Fortune magazine reports that next to him was CNBC's Maria Bartiromo. Gorman had agreed to the interview weeks before, back when the Facebook IPO still looked like it was going to be blockbuster, not the bust it turned out to be.
But Gorman decided to go ahead with the interview anyway. From the moment it started, though, it was apparent he shouldn't have. The lighting was bad. Gorman looked uncomfortable. He was unapologetic and combative. Gorman called individual investors who had lost money on the IPO 'naive'. Never mind the fact that Morgan Stanley and Facebook had made a killing on the deal.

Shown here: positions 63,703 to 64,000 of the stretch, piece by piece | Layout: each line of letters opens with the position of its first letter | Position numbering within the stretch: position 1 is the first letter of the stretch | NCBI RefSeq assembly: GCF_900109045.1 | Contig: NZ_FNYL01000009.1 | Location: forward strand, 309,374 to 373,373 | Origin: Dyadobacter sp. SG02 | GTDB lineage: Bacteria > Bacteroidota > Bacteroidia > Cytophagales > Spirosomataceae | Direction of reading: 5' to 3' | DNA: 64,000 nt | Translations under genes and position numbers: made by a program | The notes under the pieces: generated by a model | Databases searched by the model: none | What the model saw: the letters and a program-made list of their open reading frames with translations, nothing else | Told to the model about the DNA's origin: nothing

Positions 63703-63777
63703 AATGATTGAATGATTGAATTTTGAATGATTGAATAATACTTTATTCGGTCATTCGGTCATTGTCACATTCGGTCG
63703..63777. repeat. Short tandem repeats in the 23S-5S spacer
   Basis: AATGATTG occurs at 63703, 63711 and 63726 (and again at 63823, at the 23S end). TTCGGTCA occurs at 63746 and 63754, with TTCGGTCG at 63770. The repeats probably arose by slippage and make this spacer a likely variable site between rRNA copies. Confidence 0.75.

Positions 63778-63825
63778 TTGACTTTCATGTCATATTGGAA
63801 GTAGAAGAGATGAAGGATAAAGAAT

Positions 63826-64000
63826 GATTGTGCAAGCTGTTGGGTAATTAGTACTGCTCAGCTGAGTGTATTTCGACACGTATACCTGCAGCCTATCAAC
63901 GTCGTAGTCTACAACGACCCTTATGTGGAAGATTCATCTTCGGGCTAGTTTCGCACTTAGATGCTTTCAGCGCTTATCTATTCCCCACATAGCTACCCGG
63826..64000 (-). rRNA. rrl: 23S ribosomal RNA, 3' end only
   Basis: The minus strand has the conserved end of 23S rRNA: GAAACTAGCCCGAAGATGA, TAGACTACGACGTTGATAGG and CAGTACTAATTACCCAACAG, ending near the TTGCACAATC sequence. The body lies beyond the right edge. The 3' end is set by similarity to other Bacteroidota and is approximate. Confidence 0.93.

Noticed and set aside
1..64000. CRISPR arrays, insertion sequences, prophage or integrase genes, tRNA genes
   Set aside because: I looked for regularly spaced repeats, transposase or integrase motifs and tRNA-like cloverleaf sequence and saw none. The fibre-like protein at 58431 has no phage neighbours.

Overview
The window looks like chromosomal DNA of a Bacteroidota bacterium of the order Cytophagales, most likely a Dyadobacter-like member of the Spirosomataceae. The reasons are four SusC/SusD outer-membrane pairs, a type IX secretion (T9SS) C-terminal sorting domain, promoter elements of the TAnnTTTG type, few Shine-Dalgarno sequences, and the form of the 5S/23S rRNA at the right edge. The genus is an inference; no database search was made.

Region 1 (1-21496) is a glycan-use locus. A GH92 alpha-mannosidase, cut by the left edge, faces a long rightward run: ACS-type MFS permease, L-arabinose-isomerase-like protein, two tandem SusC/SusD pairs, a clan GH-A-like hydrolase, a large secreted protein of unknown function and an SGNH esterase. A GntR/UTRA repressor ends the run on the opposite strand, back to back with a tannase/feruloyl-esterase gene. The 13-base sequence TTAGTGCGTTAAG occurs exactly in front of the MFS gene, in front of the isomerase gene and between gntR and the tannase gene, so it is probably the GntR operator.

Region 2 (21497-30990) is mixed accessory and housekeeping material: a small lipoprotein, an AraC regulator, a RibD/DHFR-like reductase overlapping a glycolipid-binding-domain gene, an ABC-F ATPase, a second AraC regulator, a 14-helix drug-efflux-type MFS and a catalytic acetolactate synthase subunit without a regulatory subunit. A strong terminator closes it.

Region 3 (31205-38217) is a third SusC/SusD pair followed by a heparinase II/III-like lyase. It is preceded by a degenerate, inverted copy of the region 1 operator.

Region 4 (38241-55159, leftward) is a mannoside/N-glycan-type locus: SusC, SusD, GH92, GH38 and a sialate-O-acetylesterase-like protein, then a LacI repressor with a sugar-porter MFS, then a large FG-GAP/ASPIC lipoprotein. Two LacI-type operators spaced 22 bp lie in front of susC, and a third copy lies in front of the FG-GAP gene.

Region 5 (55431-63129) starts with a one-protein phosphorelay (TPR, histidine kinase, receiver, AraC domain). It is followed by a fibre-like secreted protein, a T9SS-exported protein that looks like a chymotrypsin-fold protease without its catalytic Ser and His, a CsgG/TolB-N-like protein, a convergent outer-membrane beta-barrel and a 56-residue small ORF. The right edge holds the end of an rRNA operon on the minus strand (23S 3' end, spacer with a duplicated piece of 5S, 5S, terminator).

But it wasn't just the fallout from Facebook that was dogging the CEO. Gorman was also facing a looming credit downgrade, an increasingly bitter fight with Citigroup over the price of his Smith Barney acquisition and a growing revolt among the brokers that he was now being bullied into paying up for. A number of observers predicted Gorman would be out within a few months.
But that's not what happened....
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